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Atish Dabholkar (Devanagari अतीश दाभोलकर) is an Indian theoretical physicist, currently the head of High Energy, Cosmology and Astroparticle Physics section [1] at the International Centre for Theoretical Physics and Directeur de Recherche at the Centre National de la Recherche Scientifique (CNRS) at Sorbonne Universités in the "Laboratoire de Physique Théorique et Hautes Énergies" (LPTHE). Well known for his research on string theory, black holes and quantum gravity, Dabholkar is an elected fellow [2] of the Indian Academy of Sciences. The Council of Scientific and Industrial Research, the apex agency of India for scientific research, awarded him the Shanti Swarup Bhatnagar Prize for Science and Technology, one of the highest Indian science prizes [3] awarded by the Prime Minister of India, for his contributions to physical sciences in 2006.[4] He was awarded the Chaire d'Excellence of the Agence Nationale de la Recherche in France in 2007.[5] He is also a recipient of the National Leadership award from the President of India in 2008.[6]

Biography

Atish Dabholkar earned his Masters in Physics from the Indian Institute of Technology, Kanpur in 1985 and his Ph. D. in theoretical physics from Princeton University in 1990 under the guidance of Jeffrey A. Harvey.[6] Subsequently, he worked at Rutgers University and then at Harvard University as a post-doctoral associate. After spending two years at California Institute of Technology as a senior research fellow, he returned to India in 1996 to take up the position of a professor of theoretical physics at Tata Institute of Fundamental Research till 2010. He is currently the head of "High Energy, Cosmology and Astroparticle Physics" section at the International Centre for Theoretical Physics (ICTP)[7] and a Directeur de Recherche of the Centre National de la Recherche Scientifique (CNRS) at Sorbonne Universités in the "Laboratoire de Physique Théorique et Hautes Énergies" (LPTHE) since 2007. He was a visiting professor at Stanford University during 2003–04 and at CERN during 2012.[6]

Contributions to Physics

In his work in collaboration with Jeffrey A. Harvey, Dabholkar identified a spectrum of supersymmetric states (now known as ``Dabholkar-Harvey states'') [8] and initiated the study of supersymmetric solitons in string theory [9] which played an important role in the discovery of duality symmetries in string theory and later in the study of quantum entropy of black holes.[8]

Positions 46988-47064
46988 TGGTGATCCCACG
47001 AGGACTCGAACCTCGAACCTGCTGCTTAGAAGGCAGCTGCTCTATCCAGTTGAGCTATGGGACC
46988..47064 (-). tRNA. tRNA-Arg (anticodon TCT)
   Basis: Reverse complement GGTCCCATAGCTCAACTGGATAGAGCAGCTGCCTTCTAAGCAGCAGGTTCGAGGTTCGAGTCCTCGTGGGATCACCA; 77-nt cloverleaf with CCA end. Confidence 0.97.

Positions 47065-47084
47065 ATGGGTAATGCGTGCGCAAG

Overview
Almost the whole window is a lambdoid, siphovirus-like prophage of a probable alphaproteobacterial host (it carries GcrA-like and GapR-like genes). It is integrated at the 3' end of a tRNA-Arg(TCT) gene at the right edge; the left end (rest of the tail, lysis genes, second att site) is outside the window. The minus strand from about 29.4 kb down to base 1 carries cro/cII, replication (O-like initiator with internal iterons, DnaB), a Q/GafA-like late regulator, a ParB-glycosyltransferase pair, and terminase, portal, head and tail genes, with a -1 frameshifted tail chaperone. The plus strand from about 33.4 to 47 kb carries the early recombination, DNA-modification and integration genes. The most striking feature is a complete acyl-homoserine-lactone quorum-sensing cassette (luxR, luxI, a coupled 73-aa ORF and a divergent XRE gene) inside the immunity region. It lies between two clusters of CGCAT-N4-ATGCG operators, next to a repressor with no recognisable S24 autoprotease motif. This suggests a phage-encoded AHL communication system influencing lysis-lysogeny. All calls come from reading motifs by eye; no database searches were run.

One of his important results concerns the computation of the quantum corrections to the Bekenstein Hawking entropy of a class of black holes in string theory.[10] The Bhatnagar prize cites his ``outstanding contributions for establishing how quantum theory modifies the entropy of black holes and his pioneering studies of supersymmetric solitons in string theory''.[4]

Dabholkar collaborated with Sameer Murthy and Don Zagier to discover a connection between the quantum entropy of black holes and the mathematics of mock modular forms [11] introduced by Ramanujan a century ago .[12]

Dabholkar was the coorganizer of the ``Strings 2001 Conference held at Tata Institute of Fundamental Research in 2001.[13] A partial list of his publications is at the online article repository of the Indian Academy of Sciences.[14]

Selected Publications

Lecture Notes and Books

References

  1. ^ "Following in Salam's footsteps". International Centre for Theoretical Physics. 2017-10-25. Retrieved 2017-10-30. 
  2. ^ "Fellow profile". Indian Academy of Sciences. 2017-10-21. Retrieved 2017-10-22. 
  3. ^ "CSIR list of Awardees". Council of Scientific and Industrial Research. 2017. 
  4. ^ a b "Brief Profile of the Awardee". Shanti Swarup Bhatnagar Prize. 2017-10-21. Retrieved 2017-10-21. 
  5. ^ "Scientific partnerships". Laboratory of Theoretical Physics and High Energies. 2017-10-30. Retrieved 2017-10-30. 
  6. ^ a b c "Biographical Information". University of Kongresni. 2017-10-25. Retrieved 2017-10-25. 
  7. ^ "Members HECAP Scientists and Staff". International Centre for Theoretical Physics. 2017-10-30. Retrieved 2017-10-30. 
  8. ^ a b K. Becker, M Becker, J. Schwarz (2002). String Theory and M-Theory: A Modern Introduction. Cambridge University Press. ISBN 9780521860697. 
  9. ^ "Handbook of Shanti Swarup Bhatnagar Prize Winners" (PDF). Council of Scientific and Industrial Research. 2017-10-17. Retrieved 2017-10-17. 
  10. ^ Atish Dabholkar, Suresh Nampuri (2012). "Lectures on Quantum Black Holes". Lecture Notes in Physics. 851: 165–232. arXiv:1208.4814Freely accessible. Bibcode:2012LNP...851..165D. doi:10.1007/978-3-642-25947-0_5. 
  11. ^ "Mock Modular Forms". 
  12. ^ "The Magic of Ramanujan's Genius". 
  13. ^ Atish Dabholkar (2002). Strings 2001: Proceedings of the Strings 2001 Conference, Tata Institute of Fundamental Research, Mumbai, India, January 5-10, 2001. American Mathematical Soc. ISBN 978-0-8218-2981-3. 
  14. ^ "Browse by Fellow". Indian Academy of Sciences. 2017-10-21. Retrieved 2017-10-21. 

External links